The basic properties of Poisson kriging and Bayesian model will be illustrated using directly age-adjusted mortality rates for a frequent (lung) and less frequent (cervix) cancer. These data were described in a previous study [25] and only their most salient features are summarized here. The analysis focuses on white female rates recorded over the 1970–1994 period and adjusted using the 1970 population pyramid. Two areas with contrasted county geographies were considered: 1) state of Indiana (Region 1), and 2) four states in the Western US (Arizona, California, Nevada and Utah) that will be referred to as Region 2. The choice of these two specific geography areas was guided by the need to compare performances in two contrasted settings: 1) all geographical units have a fairly similar size and shape, which is the "ideal" situation for point Poisson kriging or Bayesian methods implemented under the conditional auto-regressive (CAR) model that ignores the spatial support of the data, and 2) geographical units display a wide range of sizes and shapes, which should favour Area-to-Area Poisson kriging that implicitly accounts for the spatial support of the data in the analysis. The West coast provides a perfect example for the second type of geography (i.e. set of 118 vastly different counties), while Indiana includes a reasonable number (i.e. 92) of counties that are geometrically fairly similar.

^{2}cells discretizing each Region; see [25] for a description of these datasets. Figures 1 and 2 (top graphs) show county maps of age-adjusted mortality rates and population at risk, for lung cancer in Region 1 and cervix cancer in Region 2. The population-weighted average of mortality rates is 23.7 per 100,000 person-years for lung cancer and 2.85 per 100,000 person-years for cervix cancer.

### Simulated data sets

An objective assessment of the performance of the geostatistical and Bayesian disease mapping techniques requires knowledge of the "true" underlying risk maps, which are unknown in practice. Simulation provides a way to generate multiple realizations of the spatial distribution of cancer mortality rates under specific scenarios for the underlying risk and population sizes. Predicted risks can then be compared to the risk maps used in the simulation. For both lung and cervix cancers, *L* = 100 maps of county-level mortality rates {z^{(l)}(*v*_{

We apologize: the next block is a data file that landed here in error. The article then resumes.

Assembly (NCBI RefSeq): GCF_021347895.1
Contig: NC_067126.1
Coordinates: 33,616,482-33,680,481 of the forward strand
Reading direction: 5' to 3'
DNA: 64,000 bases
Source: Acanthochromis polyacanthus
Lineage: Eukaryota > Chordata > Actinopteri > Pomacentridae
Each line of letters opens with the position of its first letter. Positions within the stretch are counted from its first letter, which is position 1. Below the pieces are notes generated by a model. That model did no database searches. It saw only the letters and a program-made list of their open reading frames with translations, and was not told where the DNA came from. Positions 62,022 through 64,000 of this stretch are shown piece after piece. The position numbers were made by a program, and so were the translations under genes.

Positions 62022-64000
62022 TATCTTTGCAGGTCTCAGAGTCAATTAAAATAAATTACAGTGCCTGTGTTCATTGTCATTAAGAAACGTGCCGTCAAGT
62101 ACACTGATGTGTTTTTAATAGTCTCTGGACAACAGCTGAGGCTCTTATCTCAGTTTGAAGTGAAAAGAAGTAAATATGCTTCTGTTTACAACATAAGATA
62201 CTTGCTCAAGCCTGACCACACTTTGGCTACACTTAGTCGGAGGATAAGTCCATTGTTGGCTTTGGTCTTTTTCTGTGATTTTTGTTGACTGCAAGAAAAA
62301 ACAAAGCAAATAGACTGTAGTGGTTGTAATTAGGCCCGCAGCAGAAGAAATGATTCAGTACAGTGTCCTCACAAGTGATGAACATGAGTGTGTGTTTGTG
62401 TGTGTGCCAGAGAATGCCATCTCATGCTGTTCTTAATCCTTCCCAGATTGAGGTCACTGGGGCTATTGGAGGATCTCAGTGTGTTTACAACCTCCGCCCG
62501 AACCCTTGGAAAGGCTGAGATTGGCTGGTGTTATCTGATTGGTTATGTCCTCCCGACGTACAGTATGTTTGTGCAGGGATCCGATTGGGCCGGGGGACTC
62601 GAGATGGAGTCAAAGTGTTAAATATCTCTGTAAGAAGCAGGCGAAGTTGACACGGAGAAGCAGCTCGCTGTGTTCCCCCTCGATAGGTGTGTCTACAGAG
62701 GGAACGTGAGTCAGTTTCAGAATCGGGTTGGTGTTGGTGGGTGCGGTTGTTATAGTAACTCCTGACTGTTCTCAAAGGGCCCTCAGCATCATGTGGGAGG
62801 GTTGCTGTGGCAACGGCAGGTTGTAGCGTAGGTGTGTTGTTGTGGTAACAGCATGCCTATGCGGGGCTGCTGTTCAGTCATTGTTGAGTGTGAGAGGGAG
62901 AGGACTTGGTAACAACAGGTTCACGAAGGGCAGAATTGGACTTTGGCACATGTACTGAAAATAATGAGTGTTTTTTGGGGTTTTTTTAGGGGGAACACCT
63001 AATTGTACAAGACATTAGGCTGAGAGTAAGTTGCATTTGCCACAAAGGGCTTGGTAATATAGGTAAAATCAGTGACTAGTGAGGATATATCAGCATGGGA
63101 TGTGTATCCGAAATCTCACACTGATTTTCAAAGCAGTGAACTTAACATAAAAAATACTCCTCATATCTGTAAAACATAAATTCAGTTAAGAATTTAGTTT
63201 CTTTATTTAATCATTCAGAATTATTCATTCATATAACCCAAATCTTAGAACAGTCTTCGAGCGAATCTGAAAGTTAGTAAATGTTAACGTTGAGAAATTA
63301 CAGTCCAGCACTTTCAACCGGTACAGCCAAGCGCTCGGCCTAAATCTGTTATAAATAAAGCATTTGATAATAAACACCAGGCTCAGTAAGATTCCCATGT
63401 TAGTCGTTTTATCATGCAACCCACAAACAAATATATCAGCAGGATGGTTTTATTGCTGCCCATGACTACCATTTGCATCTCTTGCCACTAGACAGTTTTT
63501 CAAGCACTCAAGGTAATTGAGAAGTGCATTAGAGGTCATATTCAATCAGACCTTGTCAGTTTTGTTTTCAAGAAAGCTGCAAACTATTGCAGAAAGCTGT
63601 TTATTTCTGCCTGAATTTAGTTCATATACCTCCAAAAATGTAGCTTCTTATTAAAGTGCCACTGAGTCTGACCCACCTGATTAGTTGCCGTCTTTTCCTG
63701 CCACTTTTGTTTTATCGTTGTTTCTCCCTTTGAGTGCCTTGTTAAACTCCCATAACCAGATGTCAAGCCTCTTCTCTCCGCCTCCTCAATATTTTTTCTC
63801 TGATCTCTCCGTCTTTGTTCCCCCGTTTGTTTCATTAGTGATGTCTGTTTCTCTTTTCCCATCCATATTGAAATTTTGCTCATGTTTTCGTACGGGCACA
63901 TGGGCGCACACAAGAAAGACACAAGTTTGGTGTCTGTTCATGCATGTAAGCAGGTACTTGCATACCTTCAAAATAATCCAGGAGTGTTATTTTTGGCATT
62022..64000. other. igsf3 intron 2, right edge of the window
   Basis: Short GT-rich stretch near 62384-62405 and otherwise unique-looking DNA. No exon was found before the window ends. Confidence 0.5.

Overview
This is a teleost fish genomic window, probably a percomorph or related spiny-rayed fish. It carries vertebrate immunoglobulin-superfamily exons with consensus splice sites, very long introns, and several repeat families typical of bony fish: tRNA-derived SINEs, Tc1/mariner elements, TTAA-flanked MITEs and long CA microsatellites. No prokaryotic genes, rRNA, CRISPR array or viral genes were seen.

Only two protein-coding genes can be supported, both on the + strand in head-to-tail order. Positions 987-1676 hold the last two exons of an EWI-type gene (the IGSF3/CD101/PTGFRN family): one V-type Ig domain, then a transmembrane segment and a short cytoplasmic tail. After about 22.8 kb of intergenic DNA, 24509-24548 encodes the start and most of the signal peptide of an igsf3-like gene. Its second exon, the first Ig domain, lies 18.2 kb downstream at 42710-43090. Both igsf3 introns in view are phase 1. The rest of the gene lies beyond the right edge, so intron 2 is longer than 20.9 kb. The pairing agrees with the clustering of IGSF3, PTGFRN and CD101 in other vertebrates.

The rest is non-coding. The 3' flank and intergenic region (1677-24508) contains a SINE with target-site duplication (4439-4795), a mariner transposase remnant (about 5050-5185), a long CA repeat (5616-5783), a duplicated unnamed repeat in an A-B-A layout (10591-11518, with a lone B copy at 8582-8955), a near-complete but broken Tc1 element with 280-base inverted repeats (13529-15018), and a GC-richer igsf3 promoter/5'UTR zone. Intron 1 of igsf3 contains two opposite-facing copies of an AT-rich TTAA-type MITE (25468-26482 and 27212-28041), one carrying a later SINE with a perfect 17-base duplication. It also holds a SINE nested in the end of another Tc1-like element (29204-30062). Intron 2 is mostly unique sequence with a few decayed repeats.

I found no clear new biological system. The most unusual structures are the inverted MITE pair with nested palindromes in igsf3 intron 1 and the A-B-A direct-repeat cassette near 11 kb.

α
}), *α* = 1,..., N; l = 1,..., L} were generated in a previous study [25] using a two-step procedure: 1) county-level mortality risks were computed as population-weighted averages of continuous risk maps created by sequential Gaussian simulation, and 2) the number of death within each county was simulated by random drawing from a Poisson distribution characterized by the county-level risk and population. The present comparison study used the odd-numbered realizations (i.e. realization #1,3,5,...,99) for each set.

### Area-to-Area (ATA) Poisson kriging

The geostatistical methodology for the estimation of risk values from empirical frequencies, and the creation of isopleth maps, is described in details in Goovaerts [25]. This section provides a brief recall of the approach

*N*of geographical units

*v*

_{ α }(e.g. counties), denote the observed mortality rates (areal data) as

*z*(

*v*

_{ α }) =

*d*(

*v*

_{ α })/

*n*(

*v*

_{ α }), where

*d*(

*v*

_{ α }) is the number of recorded mortality cases and

*n*(

*v*

_{ α }) is the size of the population at risk. The noise-filtered mortality rate for a given area

*v*

_{ α }, called mortality risk, is estimated as a linear combination of the kernel rate

*z*(

*v*

_{ α }) and the rates observed in (K-1) neighboring entities

*v*

_{i}:

*v*

_{ α }) ≠

*z*(

*v*

_{ α }). The weights

*λ*

_{ i }(

*v*

_{ α }) assigned to the

*K*rates are computed by solving the following system of linear equations; known as "Poisson kriging" system:

*μ*(

*v*

_{ α }) is the Lagrange parameter,

*m** is the population-weighted mean of the

*N*rates, and

*δ*

_{ ij }= 1 if

*v*

_{i}=

*v*

_{j}and 0 otherwise. The "error variance" term,

*m**/

*n*(

*v*

_{i}), derives directly from the Poisson distribution for the disease count variable

*D*(

*v*

_{i}). This term, which corresponds to the difference between the variances of the risk and rate variables (Equation 5 in [22]), leads to smaller weights for less reliable data (i.e. rates measured over smaller populations). In addition to the population size, the kriging system accounts for the spatial correlation among geographical units through the area-to-area covariance terms ${\overline{C}}_{R}$(

*v*

_{ i },

*v*

_{ j }) = Cov{

*Z*(

*v*

_{i}),

*Z*(

*v*

_{j})} and ${\overline{C}}_{R}$(

*v*

_{ i },

*v*

_{ α }). Those covariances are numerically approximated by averaging the point-support covariance

*C*(

**h**) computed between any two locations discretizing the areas

*v*

_{i}and

*v*

_{j}:

*P*

_{ i }and

*P*

_{ j }are the number of points used to discretize the two areas

*v*

_{i}and

*v*

_{j}, respectively. The weights

*w*

_{ ss' }are computed as the product of population sizes within the square cells centred on the discretizing point

**u**